Jenny Lin: The Etudes Project Vol 1
Imaginative programme concepts have long been second nature to Jenny Lin, who launches an ‘Études Project’ that pairs works by the young New York-based composer collective Iceberg alongside relatively ‘established’ counterparts. The juxtapositions are fascinating. The jagged declamations and muffled filigree characterising Max Grafe’s Accretion complement the more firmly etched rhythmic intricacies of Messaien’s ‘Ile de feu’ Étude. And the whimsical scales and ambidextrous back-and-forth of Alex Burtzos’s dubiously titled Should the Wide World Roll Away makes for an odd yet ultimately convincing lead-in to Chopin’s bravura Op 10 No 4 Étude.
By contrast, the persistent trills and unpredictable register shifts in Yu-Chun Chien’s To the Convergence markedly contrast with the starker sound world of Toshio Hosokawa’s ‘2 Lines’. Derek Cooper’s ‘Unleashed’ is an effective study that’s largely cast in asymmetric unison lines. It naturally leads into Ruth Crawford Seeger’s texturally similar Study in Mixed Accents. Lin plays the Crawford slower and more sharply articulated now than she did for her 2002 all-Crawford recital on BIS, which contains three intriguingly different interpretations of the same piece.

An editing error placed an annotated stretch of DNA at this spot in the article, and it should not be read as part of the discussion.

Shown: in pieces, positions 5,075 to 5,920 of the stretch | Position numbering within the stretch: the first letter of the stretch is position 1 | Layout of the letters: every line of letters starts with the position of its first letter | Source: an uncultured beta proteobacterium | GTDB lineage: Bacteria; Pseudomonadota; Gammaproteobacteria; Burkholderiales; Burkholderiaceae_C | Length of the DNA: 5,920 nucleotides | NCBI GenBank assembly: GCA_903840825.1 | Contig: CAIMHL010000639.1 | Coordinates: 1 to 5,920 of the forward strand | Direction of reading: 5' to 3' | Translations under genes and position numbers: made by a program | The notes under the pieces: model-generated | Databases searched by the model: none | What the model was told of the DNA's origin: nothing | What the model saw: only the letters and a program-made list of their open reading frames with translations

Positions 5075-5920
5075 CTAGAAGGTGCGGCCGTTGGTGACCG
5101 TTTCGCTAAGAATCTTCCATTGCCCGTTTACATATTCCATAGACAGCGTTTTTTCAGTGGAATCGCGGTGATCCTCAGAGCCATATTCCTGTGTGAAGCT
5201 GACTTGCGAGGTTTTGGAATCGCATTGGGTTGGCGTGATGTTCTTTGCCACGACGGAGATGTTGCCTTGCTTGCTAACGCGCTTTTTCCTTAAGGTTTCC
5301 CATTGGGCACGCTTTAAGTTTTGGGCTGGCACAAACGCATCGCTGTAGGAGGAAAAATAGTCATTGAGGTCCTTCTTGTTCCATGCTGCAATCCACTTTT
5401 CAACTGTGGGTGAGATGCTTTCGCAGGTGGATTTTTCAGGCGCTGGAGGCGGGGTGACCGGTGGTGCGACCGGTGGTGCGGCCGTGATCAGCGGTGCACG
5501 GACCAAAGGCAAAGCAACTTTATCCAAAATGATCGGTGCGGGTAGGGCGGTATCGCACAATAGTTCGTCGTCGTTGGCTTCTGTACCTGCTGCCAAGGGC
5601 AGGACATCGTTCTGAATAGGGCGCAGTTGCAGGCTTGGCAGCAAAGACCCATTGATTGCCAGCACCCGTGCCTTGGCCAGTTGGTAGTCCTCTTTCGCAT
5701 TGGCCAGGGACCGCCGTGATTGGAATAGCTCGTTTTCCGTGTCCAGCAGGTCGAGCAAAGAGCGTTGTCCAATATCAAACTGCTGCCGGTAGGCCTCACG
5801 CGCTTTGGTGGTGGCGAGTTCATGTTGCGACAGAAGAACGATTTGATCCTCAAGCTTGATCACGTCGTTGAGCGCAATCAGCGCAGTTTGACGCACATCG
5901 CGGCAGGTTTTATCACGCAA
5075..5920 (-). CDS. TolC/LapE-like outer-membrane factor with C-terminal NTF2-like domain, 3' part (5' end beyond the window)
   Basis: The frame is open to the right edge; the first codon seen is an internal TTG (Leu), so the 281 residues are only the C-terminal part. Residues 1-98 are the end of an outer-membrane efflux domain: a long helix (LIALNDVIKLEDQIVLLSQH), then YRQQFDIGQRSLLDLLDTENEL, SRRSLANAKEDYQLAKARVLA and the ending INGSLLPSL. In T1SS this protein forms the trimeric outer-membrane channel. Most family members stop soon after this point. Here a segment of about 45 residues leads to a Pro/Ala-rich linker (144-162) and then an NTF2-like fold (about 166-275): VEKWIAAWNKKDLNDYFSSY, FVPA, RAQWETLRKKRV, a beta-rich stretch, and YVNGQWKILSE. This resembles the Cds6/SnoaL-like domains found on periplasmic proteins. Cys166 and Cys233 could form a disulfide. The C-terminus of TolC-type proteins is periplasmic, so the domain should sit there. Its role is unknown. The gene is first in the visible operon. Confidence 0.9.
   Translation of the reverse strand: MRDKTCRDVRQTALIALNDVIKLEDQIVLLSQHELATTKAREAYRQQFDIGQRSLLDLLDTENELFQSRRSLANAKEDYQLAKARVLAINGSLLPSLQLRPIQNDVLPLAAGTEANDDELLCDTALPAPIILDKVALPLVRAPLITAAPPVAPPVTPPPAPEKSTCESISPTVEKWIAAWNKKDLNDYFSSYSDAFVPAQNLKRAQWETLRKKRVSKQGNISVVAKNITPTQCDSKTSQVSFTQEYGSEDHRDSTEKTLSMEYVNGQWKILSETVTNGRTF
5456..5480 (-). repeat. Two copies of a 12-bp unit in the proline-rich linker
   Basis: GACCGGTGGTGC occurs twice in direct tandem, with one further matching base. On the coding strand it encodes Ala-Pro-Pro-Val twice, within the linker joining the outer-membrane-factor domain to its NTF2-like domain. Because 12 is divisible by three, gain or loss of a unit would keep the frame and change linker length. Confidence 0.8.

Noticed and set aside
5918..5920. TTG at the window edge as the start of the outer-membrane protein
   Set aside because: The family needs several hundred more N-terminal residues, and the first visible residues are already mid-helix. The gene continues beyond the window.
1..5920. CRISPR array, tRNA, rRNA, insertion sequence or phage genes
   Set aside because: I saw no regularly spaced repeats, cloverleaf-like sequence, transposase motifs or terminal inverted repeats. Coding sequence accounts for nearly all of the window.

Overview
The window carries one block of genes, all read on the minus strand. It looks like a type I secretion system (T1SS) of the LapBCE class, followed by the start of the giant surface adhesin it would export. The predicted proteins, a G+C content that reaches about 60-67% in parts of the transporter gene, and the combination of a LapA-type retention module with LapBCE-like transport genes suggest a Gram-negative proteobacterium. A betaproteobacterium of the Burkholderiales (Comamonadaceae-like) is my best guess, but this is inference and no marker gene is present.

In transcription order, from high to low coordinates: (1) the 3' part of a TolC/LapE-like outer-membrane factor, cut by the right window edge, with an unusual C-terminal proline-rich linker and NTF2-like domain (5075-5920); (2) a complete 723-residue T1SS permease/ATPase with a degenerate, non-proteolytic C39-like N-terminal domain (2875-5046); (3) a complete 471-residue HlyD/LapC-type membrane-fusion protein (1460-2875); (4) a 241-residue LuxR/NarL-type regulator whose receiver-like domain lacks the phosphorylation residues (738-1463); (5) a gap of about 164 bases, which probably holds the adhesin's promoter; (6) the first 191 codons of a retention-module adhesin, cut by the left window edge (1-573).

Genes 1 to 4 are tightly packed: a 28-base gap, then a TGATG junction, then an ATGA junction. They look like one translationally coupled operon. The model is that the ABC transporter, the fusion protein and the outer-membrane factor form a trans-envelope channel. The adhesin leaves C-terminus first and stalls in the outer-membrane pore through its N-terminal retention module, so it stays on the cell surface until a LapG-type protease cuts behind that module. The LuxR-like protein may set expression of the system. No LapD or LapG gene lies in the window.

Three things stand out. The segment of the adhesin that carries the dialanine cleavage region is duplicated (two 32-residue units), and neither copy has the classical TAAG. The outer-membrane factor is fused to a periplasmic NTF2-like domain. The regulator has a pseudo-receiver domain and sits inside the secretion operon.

On the other hand, I fail to divine any musical connection between Harry Stafylakis’s gnarly, unpredictable ‘Barbed Wire’ and Rachmaninov’s D minor Étude-tableau, Op 33 No 4. Likewise, Drake Andersen’s intriguingly discontinuous Walk seems completely unrelated to Scriabin’s Op 8 No 2 Étude. But there are loose commonalities between the unfettered rock influence in Jonathan Russ’s Knuckles and Philip Glass’s Étude No 13. Lin’s performance of the Glass, incidentally, is crisper and more varied in touch than the one in her Steinway & Sons complete Glass Études cycle.
There are a few instances where a piece that might sit well by itself winds up being overshadowed by its partner. As much as I appreciate the uncomplicated and attractive lyricism of Stephanie Ann Boyd’s Lilac, it sounds uncomfortably simplistic next to the voluptuous harmonic invention throughout Debussy’s 11th Étude. Likewise, the motoric momentum in parts of Will Healy’s ‘Trains’ more or less justifies its title, yet the music’s generic dissonance takes a back seat to the piece that follows, namely Ligeti’s ‘Désordre’. Lin, incidentally, plays the Ligeti wonderfully well, pedalling sparely and emphasising its multi-level melodic contours.
Whatever Lin has planned for Vol 2, you can be sure that this pianist will avoid routine like the plague, as she does with every new release.